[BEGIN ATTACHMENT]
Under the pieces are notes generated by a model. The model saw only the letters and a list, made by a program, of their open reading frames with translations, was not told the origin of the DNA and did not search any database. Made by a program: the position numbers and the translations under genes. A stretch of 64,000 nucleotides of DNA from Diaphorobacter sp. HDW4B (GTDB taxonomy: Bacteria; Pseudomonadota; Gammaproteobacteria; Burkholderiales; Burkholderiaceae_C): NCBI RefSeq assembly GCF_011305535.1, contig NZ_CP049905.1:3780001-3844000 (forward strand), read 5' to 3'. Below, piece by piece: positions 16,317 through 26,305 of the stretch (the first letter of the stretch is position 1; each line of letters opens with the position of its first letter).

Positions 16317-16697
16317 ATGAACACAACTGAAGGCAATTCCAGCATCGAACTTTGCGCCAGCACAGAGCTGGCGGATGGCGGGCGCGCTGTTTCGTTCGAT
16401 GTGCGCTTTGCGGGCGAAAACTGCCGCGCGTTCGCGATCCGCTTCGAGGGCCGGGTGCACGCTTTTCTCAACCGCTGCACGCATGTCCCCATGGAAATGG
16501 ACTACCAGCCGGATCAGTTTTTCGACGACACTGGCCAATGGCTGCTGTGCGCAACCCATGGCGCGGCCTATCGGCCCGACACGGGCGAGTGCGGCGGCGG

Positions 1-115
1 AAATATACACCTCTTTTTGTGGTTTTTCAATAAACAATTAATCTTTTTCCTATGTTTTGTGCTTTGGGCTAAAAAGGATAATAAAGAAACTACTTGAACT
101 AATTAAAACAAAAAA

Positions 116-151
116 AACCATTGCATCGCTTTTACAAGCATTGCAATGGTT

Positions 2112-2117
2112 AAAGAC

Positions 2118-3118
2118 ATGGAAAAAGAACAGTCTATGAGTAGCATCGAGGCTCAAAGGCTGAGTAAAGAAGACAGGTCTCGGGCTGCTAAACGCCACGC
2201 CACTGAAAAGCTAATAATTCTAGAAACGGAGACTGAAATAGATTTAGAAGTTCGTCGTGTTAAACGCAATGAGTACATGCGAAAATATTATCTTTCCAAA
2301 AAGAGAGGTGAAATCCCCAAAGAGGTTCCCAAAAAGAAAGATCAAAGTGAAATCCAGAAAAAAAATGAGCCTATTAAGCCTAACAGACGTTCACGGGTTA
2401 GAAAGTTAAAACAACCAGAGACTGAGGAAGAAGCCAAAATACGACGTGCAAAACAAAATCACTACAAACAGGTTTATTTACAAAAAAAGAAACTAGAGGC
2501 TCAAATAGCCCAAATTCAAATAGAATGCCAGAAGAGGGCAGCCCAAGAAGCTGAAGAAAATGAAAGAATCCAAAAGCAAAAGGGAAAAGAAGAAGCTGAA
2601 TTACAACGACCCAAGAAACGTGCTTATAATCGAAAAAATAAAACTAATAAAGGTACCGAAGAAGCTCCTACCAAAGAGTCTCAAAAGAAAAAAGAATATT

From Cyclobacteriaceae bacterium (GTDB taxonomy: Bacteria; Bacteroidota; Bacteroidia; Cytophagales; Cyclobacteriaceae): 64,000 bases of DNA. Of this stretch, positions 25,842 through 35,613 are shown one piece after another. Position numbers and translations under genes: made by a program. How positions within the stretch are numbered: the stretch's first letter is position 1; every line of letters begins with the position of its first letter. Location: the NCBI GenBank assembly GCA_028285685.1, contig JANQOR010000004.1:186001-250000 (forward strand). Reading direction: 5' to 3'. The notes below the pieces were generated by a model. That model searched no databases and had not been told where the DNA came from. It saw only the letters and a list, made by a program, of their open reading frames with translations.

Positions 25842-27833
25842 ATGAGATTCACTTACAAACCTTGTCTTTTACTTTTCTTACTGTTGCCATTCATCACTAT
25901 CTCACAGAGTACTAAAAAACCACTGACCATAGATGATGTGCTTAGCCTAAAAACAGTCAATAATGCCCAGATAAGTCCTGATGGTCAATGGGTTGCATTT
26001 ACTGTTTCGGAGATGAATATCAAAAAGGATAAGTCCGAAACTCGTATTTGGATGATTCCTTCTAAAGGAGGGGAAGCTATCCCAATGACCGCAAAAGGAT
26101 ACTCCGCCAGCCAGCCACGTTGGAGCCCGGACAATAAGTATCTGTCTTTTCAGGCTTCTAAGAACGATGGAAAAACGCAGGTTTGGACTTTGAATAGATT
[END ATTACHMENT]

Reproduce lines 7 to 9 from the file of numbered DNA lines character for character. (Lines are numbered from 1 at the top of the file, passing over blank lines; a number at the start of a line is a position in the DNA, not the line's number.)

1 AAATATACACCTCTTTTTGTGGTTTTTCAATAAACAATTAATCTTTTTCCTATGTTTTGTGCTTTGGGCTAAAAAGGATAATAAAGAAACTACTTGAACT
101 AATTAAAACAAAAAA

Positions 116-151